Thu, February 18, 2021 12:00 PM - 1:00 PM See description. The traditional approach to conservation science is to observe and model the impacts of threats (logging, mining, fishing, climate change for example) on species and their habitats, publish a paper of the findings in a peer-reviewed journal, and hope that policymakers will take action.
Tara Martin believes this approach is not enough, and that scientists must go further to offer practical solutions and blueprints for conservation action. With hundreds of species at risk and limited amounts of time and money, policymakers need expert guidance on how to use resources most effectively and invest where the likelihood of success is greatest.
Since 2018 Tara’s research has been transforming the way conservation research happens in British Columbia and beyond. Using a tool called Priority Threat Management, Tara and her team have combined robust empirical data with expert knowledge to offer prospectuses for conservation in BC, Saskatchewan, New Brunswick, Australia, Indonesia and Antarctica.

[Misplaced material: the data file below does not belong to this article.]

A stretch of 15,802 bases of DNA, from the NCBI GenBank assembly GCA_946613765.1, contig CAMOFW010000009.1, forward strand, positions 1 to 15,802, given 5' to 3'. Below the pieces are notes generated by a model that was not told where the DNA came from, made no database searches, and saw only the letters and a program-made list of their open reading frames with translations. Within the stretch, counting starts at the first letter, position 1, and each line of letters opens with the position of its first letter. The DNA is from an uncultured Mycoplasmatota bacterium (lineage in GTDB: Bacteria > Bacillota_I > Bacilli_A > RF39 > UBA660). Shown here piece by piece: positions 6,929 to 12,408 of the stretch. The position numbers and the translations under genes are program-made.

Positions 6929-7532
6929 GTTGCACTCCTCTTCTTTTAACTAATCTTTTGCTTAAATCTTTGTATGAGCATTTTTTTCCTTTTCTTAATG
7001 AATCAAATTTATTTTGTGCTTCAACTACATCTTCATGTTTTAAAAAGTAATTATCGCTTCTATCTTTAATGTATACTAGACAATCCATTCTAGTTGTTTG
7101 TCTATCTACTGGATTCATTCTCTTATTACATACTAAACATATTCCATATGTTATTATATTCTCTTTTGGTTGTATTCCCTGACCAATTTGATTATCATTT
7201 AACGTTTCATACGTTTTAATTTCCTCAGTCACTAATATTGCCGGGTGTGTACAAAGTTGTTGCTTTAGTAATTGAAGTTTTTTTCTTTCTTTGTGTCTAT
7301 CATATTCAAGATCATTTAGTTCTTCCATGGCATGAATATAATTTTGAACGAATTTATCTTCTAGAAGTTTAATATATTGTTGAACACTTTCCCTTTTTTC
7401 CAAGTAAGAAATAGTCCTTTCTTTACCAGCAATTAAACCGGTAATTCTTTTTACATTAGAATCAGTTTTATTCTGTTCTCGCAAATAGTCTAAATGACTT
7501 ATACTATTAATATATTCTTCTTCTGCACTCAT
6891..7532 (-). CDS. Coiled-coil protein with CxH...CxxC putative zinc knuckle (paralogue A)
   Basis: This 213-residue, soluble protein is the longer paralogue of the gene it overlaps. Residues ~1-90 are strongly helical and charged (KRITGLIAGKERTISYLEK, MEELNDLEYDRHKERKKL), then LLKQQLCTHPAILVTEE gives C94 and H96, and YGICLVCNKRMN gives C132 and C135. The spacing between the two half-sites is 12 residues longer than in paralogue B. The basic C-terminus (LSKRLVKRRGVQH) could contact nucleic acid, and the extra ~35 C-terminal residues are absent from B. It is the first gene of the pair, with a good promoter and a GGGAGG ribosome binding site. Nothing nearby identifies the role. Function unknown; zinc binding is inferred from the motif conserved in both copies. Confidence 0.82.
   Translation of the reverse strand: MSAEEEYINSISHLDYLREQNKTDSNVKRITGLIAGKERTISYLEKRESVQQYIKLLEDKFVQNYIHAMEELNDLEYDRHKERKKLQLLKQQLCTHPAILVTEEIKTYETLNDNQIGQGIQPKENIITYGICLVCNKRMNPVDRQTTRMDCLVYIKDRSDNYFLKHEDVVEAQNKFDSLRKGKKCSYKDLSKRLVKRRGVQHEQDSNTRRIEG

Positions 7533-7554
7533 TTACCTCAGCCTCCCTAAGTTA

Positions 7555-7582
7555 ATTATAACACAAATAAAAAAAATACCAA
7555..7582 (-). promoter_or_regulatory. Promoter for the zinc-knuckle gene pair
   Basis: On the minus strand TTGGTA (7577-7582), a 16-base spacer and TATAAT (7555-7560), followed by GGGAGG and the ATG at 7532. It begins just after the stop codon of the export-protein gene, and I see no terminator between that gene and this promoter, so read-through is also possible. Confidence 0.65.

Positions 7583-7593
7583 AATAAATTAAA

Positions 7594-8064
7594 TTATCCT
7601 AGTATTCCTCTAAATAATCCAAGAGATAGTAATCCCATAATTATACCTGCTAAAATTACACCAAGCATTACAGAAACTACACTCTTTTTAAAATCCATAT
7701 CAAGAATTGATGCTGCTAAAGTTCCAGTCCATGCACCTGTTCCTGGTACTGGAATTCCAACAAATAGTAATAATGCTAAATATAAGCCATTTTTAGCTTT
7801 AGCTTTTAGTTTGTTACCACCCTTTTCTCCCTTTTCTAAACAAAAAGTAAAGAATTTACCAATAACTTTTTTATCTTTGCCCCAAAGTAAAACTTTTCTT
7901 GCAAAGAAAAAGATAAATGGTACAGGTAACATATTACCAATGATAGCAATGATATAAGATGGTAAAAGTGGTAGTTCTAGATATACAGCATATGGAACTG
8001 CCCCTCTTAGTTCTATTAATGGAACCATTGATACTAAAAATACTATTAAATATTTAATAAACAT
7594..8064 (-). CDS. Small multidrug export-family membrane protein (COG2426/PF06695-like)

In this webinar, Tara will use her recent work on the Fraser River Estuary as an example of this innovative approach. With 102 species at risk in the estuary, Tara and her colleagues have studied the impacts of current and future development projects and created a clear action plan – with price tags – for conserving every one of them.
Take part in this presentation from the UBC Faculty of Forestry’s Professor Tara Martin, followed by a Q&A moderated by UBC’s President & Vice-Chancellor, Professor Santa J. Ono. By the end of this webinar you will have a better understanding of how to frame conservation problems as well as the research and decision-making processes used to successfully solve them.
About the Speaker
Dr. Tara Martin is the Liber Ero UBC Chair in Conservation and a Professor in Conservation Decision Science in the Department of Forest and Conservation Sciences. She leads the Martin Conservation Decisions Lab in the Faculty of Forestry, where she supervises 12 graduate students and works with a wide range of collaborators and supporters.
Tara is a member of the International Union for Conservation of Nature Climate Change Specialist Group and co-leads the Climate Adaptation Theme. She holds a PhD in Ecology from the University of Queensland, Australia.